China is a place of extremes. On the streets of Beijing, one can see cars that only ever appear in the New York Auto Show and extremely posh women holding the latest designer bags from Paris. But beneath that splendour is a hidden part of China: a class of residents living below the poverty line.
Now, some of these people are being pushed out of their makeshift homes which are literally beneath the streets. As BeijingCream, a Beijing-based news blog reports, residents of some of Beijing's underground "wells" have been removed from their underground homes. Basically, these people live in the underground openings of Beijing's massive drainage and heating system.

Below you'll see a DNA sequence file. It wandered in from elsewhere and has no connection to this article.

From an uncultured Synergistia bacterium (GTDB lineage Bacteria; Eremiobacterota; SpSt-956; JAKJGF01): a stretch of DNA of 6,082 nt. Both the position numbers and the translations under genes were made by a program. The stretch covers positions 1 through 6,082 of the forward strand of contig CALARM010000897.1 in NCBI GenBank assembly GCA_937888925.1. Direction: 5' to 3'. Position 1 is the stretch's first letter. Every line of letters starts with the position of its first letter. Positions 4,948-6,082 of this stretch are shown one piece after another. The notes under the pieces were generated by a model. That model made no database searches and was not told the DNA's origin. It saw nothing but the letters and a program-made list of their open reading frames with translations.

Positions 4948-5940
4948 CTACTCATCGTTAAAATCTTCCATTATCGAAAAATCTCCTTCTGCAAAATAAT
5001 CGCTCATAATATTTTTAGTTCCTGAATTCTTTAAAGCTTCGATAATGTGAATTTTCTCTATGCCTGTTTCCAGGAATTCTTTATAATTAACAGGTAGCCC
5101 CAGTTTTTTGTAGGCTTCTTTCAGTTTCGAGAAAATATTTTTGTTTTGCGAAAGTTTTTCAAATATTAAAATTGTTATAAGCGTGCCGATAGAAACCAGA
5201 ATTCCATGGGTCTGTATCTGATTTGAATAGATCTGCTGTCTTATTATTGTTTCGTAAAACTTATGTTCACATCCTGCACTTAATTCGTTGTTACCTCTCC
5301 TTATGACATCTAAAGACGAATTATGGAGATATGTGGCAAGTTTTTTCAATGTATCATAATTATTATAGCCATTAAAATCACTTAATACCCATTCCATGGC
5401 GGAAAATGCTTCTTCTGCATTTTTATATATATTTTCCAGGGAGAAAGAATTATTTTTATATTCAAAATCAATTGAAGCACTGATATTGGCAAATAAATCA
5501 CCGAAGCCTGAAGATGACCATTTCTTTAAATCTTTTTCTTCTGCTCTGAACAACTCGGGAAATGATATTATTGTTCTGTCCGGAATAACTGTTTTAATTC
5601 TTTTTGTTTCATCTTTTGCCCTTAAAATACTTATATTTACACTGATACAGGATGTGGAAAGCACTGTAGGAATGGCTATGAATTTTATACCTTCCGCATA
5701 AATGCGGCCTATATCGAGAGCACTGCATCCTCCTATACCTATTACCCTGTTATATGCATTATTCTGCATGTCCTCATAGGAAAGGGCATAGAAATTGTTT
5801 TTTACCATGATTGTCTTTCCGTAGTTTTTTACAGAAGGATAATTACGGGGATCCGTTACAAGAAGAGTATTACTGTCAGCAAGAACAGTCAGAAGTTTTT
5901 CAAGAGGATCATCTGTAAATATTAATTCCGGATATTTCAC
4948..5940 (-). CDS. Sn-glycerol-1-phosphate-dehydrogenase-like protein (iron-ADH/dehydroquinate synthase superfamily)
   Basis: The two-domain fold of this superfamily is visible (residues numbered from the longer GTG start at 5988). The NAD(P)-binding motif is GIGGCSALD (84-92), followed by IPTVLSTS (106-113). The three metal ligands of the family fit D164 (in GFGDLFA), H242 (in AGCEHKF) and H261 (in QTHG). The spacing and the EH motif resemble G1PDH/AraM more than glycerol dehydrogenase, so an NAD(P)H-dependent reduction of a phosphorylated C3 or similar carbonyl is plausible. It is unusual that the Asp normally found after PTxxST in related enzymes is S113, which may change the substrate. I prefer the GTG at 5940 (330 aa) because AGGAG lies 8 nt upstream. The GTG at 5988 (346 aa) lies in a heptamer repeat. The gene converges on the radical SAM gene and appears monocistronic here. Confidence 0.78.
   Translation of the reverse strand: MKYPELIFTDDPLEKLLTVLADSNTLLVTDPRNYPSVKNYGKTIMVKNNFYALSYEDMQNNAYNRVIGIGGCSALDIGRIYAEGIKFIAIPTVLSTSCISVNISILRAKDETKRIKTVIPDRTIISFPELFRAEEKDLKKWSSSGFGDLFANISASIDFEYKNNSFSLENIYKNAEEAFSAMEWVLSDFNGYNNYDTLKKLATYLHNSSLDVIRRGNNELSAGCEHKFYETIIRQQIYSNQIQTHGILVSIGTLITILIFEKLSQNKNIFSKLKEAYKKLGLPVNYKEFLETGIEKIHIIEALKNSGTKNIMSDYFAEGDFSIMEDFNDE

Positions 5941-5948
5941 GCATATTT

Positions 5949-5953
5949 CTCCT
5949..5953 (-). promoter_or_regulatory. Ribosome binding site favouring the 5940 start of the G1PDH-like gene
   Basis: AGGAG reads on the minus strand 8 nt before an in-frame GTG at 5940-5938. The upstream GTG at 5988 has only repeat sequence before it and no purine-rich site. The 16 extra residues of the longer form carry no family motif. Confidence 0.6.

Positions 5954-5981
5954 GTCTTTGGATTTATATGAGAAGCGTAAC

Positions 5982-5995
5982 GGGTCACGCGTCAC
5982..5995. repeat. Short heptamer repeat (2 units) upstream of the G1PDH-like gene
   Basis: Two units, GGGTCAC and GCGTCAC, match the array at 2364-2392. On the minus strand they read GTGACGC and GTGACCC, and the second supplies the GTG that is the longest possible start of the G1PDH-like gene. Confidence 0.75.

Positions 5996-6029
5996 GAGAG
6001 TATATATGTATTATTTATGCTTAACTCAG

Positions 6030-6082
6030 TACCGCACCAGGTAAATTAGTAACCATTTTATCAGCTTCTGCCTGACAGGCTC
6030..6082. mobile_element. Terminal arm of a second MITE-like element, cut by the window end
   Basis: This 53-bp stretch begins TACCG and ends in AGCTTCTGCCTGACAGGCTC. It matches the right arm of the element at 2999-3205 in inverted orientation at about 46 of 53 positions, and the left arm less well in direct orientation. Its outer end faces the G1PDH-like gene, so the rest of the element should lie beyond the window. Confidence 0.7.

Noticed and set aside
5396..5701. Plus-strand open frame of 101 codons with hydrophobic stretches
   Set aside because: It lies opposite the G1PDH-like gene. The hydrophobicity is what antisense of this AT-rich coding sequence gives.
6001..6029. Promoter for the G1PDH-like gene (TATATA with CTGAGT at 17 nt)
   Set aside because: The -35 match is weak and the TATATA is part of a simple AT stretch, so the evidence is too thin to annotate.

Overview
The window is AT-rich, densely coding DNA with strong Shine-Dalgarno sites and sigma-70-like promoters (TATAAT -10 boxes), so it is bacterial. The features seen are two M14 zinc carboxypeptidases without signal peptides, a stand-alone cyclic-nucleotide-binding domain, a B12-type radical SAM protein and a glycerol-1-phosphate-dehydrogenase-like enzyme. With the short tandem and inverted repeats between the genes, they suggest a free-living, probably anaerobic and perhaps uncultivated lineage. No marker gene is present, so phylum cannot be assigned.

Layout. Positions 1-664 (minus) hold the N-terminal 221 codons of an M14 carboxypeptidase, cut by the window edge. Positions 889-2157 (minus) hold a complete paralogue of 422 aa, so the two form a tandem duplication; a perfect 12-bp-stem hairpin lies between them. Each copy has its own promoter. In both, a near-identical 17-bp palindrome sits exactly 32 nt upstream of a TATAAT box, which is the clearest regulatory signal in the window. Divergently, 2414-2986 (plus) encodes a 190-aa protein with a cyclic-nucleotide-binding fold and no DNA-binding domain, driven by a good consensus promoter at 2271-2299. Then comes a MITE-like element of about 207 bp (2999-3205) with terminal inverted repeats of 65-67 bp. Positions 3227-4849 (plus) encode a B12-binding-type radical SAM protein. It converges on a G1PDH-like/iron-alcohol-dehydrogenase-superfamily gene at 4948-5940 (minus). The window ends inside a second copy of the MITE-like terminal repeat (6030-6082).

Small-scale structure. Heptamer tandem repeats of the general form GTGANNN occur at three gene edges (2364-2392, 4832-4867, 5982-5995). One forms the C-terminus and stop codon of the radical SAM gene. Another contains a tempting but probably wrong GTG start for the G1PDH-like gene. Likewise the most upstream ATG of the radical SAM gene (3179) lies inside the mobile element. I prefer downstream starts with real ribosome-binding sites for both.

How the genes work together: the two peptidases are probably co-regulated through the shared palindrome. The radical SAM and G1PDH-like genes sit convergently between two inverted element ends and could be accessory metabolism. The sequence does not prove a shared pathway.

The people living in these "wells" have become a hot topic in China over the last few days as reports first appeared on Beijing's Beijing Morning Post. The Beijing Morning Post reported that several migrant workers, living in some of Beijing's "wells," had spread across the city.
Migrant workers in China are workers who leave their hometowns and move to larger cities in search of better-paying work. Migrant workers often do jobs that most people wouldn't consider doing, from the most menial types of labour such as working on the Foxconn assembly lines, to picking up and sorting garbage. One 53 year-old resident of the "wells" told Beijing News that he saves money by recycling scraps and living underground is cheaper than paying about $50 a month to share a bed with another man.